Social inclusion of children with disabilities ‘key’ to wellbeing and care

The research found that it is ‘vital’ that children with disabilities have equal access to early learning and school age care and education.
Social inclusion of children with disabilities ‘key’ to wellbeing and care

By Cate McCurry, PA

The social inclusion of children with disabilities is key to maximising their wellbeing, care and future education, research has found.

The research found that it is “vital” that children with disabilities have equal access to early learning and school age care and education.

Joint research, published by the ESRI and Pobal, examined a number of challenges experienced by children with disabilities in this area.

This research seeks to examine the future needs and requirements of children with disabilities using data from the Census of Population and Growing Up in Ireland (GUI) study.

Researchers said that the measurement of disability among children is a “complex task” and different datasets typically adopt different classifications of disabilities.

In the most recent census in 2016, 4.5 per cent of three to five-year-olds were reported as having a disability, an increase from 4.3 per cent in 2011.

Using GUI data and based on teachers’ assessment for children aged five, the comparable estimate of disability is 8.8 per cent, the research found.

It found that there is significant variation in the occurrence of individual types of disability in the Census of Population.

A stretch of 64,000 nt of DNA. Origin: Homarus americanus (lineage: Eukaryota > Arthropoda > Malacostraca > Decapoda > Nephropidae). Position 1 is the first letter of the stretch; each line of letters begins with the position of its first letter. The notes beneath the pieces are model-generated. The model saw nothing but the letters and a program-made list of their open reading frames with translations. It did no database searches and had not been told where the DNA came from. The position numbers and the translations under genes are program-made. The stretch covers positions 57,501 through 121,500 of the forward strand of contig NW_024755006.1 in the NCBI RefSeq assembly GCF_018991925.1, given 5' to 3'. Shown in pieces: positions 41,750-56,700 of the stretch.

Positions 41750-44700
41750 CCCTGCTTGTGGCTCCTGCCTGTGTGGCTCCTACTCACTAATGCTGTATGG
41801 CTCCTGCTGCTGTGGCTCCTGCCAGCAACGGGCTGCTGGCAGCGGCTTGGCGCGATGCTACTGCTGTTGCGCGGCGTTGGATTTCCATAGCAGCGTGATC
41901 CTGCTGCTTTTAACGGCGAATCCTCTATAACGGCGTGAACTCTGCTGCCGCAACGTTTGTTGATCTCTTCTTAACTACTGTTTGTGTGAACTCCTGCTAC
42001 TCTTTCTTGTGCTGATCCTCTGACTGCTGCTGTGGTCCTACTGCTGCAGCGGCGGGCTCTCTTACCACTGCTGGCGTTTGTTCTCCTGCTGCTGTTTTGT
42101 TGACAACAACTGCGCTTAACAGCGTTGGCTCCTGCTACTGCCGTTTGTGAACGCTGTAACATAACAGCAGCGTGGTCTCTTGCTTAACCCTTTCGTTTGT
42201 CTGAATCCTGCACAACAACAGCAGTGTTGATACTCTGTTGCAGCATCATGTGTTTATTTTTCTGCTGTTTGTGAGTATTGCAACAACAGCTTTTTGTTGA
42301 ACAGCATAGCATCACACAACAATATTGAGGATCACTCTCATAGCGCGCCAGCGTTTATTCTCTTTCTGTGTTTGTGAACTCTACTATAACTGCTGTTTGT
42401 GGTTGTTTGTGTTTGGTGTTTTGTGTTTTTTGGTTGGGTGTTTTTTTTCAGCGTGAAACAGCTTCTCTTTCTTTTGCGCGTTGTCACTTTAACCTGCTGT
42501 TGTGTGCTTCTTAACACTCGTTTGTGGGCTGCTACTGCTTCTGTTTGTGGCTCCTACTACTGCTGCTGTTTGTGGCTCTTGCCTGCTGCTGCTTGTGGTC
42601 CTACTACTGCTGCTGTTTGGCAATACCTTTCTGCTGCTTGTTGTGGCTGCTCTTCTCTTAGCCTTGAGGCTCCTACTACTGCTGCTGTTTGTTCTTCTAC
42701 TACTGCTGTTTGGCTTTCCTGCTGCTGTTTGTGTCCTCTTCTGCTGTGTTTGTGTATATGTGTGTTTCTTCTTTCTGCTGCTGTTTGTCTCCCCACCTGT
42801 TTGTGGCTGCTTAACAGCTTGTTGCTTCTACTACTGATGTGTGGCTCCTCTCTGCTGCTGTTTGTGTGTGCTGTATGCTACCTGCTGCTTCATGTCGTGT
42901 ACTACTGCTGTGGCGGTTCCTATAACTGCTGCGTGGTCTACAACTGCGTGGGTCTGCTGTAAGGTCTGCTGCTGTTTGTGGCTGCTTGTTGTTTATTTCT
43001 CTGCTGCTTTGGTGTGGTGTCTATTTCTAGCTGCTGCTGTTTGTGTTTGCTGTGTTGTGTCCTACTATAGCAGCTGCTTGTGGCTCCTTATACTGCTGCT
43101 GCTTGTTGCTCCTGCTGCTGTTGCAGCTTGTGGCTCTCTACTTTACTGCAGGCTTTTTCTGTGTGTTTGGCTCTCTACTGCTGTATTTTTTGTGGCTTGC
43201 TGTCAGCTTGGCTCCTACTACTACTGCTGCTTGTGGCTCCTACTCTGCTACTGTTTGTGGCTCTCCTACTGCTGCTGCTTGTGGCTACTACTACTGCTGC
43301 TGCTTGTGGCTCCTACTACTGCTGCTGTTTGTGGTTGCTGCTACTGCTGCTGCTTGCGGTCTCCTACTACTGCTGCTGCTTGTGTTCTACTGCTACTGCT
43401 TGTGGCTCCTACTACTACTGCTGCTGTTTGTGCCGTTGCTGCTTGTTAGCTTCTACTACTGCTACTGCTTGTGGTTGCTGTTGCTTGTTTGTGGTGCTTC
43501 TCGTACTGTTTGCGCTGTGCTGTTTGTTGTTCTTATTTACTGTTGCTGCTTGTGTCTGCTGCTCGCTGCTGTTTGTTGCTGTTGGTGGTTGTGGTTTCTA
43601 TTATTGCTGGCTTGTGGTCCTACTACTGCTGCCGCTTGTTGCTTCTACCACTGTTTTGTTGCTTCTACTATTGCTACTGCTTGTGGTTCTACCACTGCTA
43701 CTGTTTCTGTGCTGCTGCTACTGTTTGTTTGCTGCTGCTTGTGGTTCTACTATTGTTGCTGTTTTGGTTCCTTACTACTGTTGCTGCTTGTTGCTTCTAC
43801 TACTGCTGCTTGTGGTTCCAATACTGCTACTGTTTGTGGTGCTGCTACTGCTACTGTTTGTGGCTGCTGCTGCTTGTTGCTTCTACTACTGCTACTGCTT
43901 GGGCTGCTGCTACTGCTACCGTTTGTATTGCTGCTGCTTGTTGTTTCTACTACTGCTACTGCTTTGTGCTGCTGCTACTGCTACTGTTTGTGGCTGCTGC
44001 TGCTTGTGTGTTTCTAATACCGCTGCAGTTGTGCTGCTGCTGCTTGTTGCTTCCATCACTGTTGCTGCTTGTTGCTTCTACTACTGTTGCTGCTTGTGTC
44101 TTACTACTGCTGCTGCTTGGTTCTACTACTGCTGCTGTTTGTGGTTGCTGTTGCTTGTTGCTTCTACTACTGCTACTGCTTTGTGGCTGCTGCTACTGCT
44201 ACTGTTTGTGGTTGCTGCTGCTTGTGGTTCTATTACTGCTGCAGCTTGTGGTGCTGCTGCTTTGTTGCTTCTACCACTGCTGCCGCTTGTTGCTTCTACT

In 2016, 0.6 per cent of children aged three, five had a serious vision impairment, blindness, a serious hearing impairment or deafness; 2.3 per cent had a physical limitation; 2.6 per cent had an intellectual disability; and 1.0 per cent had a psychological or emotional condition.

Almost 3 per cent of three to five-year-olds reported as having an “other” disability not covered by these types of disability.

County-level differences are also observed in the overall measurement of disability among children.

In 2016, disability rates among three to five-year-olds ranged from 3.6 per cent in Leitrim to 5.8 per cent in Offaly, compared to a national average of 4.5 per cent.

 

Rates of disability were consistently higher than the national average in Carlow, Cork, Dublin, Laois, Limerick, Offaly, Tipperary, and Westmeath in both 2011 and 2016.

The number of children receiving assistance from the Access and Inclusion Model (Aim), which is designed to support children with disabilities participate in the ECCE pre-school programme, has been increasing rapidly since its introduction in 2016.

The report found that while there are geographical variations in the proportion of children with disabilities at the county-level who receive supports under the Aim programme, supports are demand-led and the pre-school they are attending, rather than diagnosis.

It stated that demographic projections forecast a decrease in the number of children with a disability in Ireland by 2030 due to falling fertility rates.

Dr Adele Whelan, ESRI, said: “It is critical that we have accurate information on the current and future rates of disability among young children, both at a national and county-level, to allow for planning that can facilitate the full participation of children with disabilities in early learning and care.

“This research highlights the complexity associated with measuring childhood disability and the importance of accounting for demographic factors in planning for future provision.”

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